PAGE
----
Can you elaborate on your difference in decor from this space here at Birdies to that of All is Fair? You say Birdies is meant to feel like a romantic turkish bedroom, but All is Fair- in its current state, has a very stark art gallery style feel to it. What is your intended mood for that space?
Sterile, healing, cold and there is no such thing as neutral but minimal. When I look at how long it has taken birdies to get closer to my dream state of how it could be, when I think of All is Fair, I think about a swimming pool that hasn’t been built. I want to treat the floor that way, blue and bright. But everything else pale green and white and crisp. I need the space to remain open and sparse.
At All is Fair the furniture is very crisp, asian-inspired, mint colored, and linear. The curtains we are going to make are all going to be pale nylon. I like this idea of it feeling clean. The light in there is so different and the space is so tucked away and underexposed.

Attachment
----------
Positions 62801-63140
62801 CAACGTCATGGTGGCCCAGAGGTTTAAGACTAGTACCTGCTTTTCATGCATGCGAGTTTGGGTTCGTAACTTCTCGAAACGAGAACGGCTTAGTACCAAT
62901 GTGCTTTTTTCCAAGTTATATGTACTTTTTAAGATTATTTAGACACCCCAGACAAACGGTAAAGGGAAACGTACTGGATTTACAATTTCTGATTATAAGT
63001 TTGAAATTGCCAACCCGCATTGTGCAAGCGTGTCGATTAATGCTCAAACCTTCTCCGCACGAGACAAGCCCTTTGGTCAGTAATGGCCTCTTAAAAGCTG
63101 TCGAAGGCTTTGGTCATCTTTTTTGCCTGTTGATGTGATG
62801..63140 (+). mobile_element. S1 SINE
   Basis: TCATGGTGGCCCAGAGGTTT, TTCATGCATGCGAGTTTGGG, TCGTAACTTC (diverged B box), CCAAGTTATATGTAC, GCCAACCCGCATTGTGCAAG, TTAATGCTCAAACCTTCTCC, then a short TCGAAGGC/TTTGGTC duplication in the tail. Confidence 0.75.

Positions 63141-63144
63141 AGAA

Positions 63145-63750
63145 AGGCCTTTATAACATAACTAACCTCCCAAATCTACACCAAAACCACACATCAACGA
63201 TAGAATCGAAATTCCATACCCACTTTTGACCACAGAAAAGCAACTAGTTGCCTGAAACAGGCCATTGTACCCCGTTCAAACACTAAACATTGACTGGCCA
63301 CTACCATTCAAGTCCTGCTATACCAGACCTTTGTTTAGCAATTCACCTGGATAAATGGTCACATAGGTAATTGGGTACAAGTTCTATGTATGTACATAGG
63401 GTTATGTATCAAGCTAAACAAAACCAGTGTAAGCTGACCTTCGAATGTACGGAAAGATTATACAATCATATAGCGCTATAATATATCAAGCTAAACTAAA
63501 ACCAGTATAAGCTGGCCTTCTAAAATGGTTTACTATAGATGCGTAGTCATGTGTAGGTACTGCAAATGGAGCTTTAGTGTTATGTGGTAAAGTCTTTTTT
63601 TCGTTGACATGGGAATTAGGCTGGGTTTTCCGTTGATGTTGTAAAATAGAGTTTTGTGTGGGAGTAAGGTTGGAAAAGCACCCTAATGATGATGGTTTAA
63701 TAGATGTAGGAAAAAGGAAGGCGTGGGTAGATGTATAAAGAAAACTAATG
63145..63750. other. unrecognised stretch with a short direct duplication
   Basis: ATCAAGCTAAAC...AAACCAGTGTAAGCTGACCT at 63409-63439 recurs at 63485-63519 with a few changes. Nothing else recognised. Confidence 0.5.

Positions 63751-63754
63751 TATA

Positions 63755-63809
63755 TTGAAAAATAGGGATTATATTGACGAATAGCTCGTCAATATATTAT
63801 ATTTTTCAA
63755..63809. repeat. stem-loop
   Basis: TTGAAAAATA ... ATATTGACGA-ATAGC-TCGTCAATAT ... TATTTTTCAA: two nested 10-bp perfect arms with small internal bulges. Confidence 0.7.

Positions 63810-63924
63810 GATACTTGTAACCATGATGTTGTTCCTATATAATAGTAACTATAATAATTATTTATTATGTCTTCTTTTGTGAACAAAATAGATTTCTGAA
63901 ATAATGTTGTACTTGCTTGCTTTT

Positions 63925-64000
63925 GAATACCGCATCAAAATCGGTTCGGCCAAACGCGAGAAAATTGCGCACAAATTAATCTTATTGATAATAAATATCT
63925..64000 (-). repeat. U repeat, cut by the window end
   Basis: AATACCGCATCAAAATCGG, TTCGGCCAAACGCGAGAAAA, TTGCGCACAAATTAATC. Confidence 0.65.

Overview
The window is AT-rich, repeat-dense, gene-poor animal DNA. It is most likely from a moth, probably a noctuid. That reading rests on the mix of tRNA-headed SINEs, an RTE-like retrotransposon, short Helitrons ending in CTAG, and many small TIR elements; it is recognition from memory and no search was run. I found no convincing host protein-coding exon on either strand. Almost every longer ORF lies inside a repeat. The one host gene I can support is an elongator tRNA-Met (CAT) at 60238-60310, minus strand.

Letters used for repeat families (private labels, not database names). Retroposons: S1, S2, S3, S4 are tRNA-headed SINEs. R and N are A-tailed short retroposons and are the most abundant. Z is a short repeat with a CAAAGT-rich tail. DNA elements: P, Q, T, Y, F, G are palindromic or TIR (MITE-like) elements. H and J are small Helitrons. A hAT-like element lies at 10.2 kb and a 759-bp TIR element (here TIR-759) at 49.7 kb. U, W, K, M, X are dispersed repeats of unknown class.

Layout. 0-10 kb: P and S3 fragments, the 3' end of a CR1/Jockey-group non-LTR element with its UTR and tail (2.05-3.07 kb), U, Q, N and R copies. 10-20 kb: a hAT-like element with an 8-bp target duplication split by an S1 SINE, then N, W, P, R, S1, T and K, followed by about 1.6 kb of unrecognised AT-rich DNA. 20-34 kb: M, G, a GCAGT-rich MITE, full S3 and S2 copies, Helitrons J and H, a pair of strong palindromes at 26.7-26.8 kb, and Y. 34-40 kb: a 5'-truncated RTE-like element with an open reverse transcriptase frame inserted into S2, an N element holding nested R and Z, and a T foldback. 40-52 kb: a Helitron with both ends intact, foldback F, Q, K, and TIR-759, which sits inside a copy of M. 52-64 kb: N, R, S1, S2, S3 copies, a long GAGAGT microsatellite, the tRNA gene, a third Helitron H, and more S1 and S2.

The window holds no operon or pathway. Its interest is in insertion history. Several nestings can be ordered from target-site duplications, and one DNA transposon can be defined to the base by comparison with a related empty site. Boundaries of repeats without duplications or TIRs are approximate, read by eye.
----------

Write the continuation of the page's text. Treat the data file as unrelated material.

Do you worry about the fact that is in an alley?
I don’t worry about that at all. There are weddings most weekends at the Bauer. It’s not a conventional alley. Its beautiful, and lined with flowers. Maybe in a space of the city that was less developed or if it had a different feel, it may be burdened. It’s not suburban but it is quaint.
Do you think that is important for your audience? To have it tucked away?
The space itself inspired me to open All Is Fair. It told me what it needed to be. You don’t get to walk into a space and tell it what it is. I did not come to All is Fair from a business standpoint thinking hmm… how much money can I make off the transgender community, get a commercial lease and navigate like an imperialist. Instead I found a space that was really clean, tucked away and safe. Everyone at the Bauer is on board. From the hairdressers and aestheticians to the wedding venue. There is a feeling in that building that I know is a safe and welcoming space. I wouldn’t open All is Fair if I didn’t think that it was open, friendly, and considered.